While many believe that the fall sports season starts in late August, many teams’ quest for rings begins in late June at captains’ practice. For HHS boys soccer, captains’ practice is the ultimate tool not only for readying our skills for the season, but in getting the team chemistry right. It is during these practices when the team bonding really kicks in, from getting to know the new freshmen to finding nicknames for the many players in the program. Nicknames have become a mainstay in the HHS boys soccer culture. Some of the most famous from this past year have been Wes “Willy Ripski” Notarangelo, Patrick “Stew” Walsh, Cole “Sweener” Sweeney, Sam “Deener” Bristol, Joe “Hillary” Clinton and Andrew “Hoodie Fe” Ferreira, just to name a few. Throughout the summer, day in and day out, we left it all on the turf. From the grueling workouts with Coach Kaufman to the team runs followed by swims, we all had our eyes on one thing: winning.
The interesting thing about this team was the fact that some coaches around the league counted us out before the season even began. While some teams would use this as an excuse, we used it as fuel, picking up a big win over Rockland in the season opener and an impressive draw against Duxbury two games later. The beauty of this team was the fact that everyone knew – and embraced – their roles from the start. While some athletes may not be thrilled with sitting on the bench, the players on the sidelines for boys soccer pumped up the team and stayed ready to have their number called at any given moment (quick shout out to Sweener and Deener #benchgang).
As the season progressed, the team picked up key wins against Pembroke, Quincy, and Plymouth South. While every win was a team effort, the defense shined for the Indians. The dynamic duo of junior Jake Heyl and Walsh, a sophomore, had opponents feeling helpless. On top of that, senior captain Sam Perkins had a great season along with fellow fullback Brendan Quinn. In the wise words of Paul “Bear” Bryant, “defense wins championships.” Another key to our success this year was the pair of senior strikers in Ferreira and Notarangelo, who played gritty and found the back of the net when we needed it most. An example of this was during the Indians first playoff game against Joseph Case High School, when Notorangelo got the home crowd pumped after scoring the game-deciding goal in a 1-0 win. In the midfield, senior captain James Clarkson was a magnet, winning all 50/50 balls within 10 feet of him all year long. To go along with that, senior Alec McArthur and junior Caleb Pongratz both enjoyed breakout campaigns. The true unsung hero of the team was junior Joe Clinton, who had never played goalie prior to the season and was a brick wall at all times. Key contributions also came from the bench.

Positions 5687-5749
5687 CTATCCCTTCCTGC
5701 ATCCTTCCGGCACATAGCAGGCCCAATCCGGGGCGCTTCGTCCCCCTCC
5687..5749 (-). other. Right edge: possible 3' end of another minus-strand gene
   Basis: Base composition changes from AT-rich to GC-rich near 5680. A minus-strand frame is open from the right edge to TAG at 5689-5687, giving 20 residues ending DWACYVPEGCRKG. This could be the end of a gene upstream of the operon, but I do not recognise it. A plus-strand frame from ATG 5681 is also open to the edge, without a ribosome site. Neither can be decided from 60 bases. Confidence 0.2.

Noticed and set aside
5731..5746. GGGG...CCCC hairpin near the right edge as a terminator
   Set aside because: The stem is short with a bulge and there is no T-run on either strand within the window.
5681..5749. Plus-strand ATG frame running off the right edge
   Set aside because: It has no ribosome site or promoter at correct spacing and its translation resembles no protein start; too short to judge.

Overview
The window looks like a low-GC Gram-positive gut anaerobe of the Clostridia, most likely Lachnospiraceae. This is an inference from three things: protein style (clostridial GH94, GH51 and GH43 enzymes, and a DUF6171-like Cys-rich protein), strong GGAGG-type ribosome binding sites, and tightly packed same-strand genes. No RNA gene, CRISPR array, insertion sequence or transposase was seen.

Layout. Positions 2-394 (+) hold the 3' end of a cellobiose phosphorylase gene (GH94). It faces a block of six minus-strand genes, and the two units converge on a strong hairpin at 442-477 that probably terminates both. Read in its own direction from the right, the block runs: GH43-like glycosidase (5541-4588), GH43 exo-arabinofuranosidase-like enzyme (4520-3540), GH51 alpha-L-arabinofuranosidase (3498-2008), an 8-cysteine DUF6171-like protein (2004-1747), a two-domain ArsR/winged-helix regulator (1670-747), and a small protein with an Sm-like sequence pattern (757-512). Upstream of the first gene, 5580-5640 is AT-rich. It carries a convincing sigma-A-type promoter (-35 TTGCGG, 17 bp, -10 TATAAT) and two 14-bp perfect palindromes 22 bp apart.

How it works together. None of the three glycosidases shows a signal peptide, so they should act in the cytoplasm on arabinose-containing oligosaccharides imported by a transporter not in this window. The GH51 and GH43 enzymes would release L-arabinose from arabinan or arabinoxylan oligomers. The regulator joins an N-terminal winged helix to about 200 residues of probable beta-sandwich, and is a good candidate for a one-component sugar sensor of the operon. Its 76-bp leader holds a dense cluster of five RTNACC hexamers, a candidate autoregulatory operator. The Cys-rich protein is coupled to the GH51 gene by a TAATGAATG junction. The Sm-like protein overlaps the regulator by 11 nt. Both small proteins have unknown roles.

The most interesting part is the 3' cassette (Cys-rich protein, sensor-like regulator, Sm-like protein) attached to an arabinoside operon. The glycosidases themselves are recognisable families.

Unfortunately, the one factor throughout the season that the team could not control was injuries. For whatever reason, the team was cursed with injuries, with up to seven players sidelined throughout the season. Sophomore Danny McDonald tried to fight through his foot injury, but was forced to miss most of the year. Rising star Conor McCann, a junior, endured a nagging back injury that forced him to miss a number of games as well. Yours truly was also stuck sidelined eight games with a concussion, as was Joe Clinton for a few games. It should be noted though that without the excellent care of Hanover’s trainer Amy Tessitore, the team would have had even more players out. Despite the injuries, the team found a way to rise above and gut out wins. The main philosophy of the team was not to try and win the game all at once, but take it in 5-minute increments winning each five until we hit the 80-minute mark. The Indians would go on to lose to Norwell in the playoffs, ending their season with a strong 9-7-4 record.
As a team, the one thing we managed to do day in and day out was to leave everything we had out on that field. That quite simply would not have been possible without the guidance of our captains Perkins and Clarkson, dedicated players throughout their years with the program. The seniors in general were great at showing the underclassmen a strong example for years to come in the program. Our success also would not have been possible without the time put in by Coach Rodday and other coaches and volunteers who prepared us for anything in game scenarios as well as looked after us off of the soccer field. Most importantly, it was the fans that the team had to thank the most. From the hardcore parents going to every game no matter the weather, to the students showing up and getting loud during home games, the season quite simply would not have been the same without you.
While this may be the end for graduating seniors, the Indians soccer team looks to keep this intensity going for years to come. With all of the up-and-coming talent this program has to offer, it’s no wonder they have been deemed the “young core.” As far as soccer goes, the boys will look to continue their dominant defensive unit next year and will continue to work toward a deep postseason run next season.
Featured team photo courtesy of DJ Meads Photography. Other photos provided by author.